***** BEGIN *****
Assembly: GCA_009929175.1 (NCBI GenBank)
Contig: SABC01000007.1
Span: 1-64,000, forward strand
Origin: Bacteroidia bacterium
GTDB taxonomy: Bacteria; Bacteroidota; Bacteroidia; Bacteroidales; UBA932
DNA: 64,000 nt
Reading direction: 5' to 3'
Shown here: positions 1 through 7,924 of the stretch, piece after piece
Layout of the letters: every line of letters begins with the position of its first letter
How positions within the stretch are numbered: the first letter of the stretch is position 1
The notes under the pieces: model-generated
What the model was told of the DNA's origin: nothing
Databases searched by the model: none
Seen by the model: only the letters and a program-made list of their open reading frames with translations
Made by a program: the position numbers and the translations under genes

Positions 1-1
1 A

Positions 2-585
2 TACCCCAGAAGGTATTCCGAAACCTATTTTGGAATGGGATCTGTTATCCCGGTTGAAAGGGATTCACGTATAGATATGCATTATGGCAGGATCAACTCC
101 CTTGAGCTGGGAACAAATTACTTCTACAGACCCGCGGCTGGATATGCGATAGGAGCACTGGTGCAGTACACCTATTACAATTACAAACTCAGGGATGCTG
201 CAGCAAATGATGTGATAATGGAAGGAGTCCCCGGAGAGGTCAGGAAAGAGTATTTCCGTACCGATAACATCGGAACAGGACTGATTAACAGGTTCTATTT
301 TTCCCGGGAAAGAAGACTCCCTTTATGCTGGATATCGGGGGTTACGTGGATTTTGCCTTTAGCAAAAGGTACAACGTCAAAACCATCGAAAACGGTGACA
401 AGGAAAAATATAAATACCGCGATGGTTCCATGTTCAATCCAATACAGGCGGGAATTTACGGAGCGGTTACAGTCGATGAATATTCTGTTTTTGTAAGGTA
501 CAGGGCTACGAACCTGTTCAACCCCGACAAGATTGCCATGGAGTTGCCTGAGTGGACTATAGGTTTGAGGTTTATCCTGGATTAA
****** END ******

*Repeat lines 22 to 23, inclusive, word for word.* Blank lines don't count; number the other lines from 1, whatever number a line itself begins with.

301 TTCCCGGGAAAGAAGACTCCCTTTATGCTGGATATCGGGGGTTACGTGGATTTTGCCTTTAGCAAAAGGTACAACGTCAAAACCATCGAAAACGGTGACA
401 AGGAAAAATATAAATACCGCGATGGTTCCATGTTCAATCCAATACAGGCGGGAATTTACGGAGCGGTTACAGTCGATGAATATTCTGTTTTTGTAAGGTA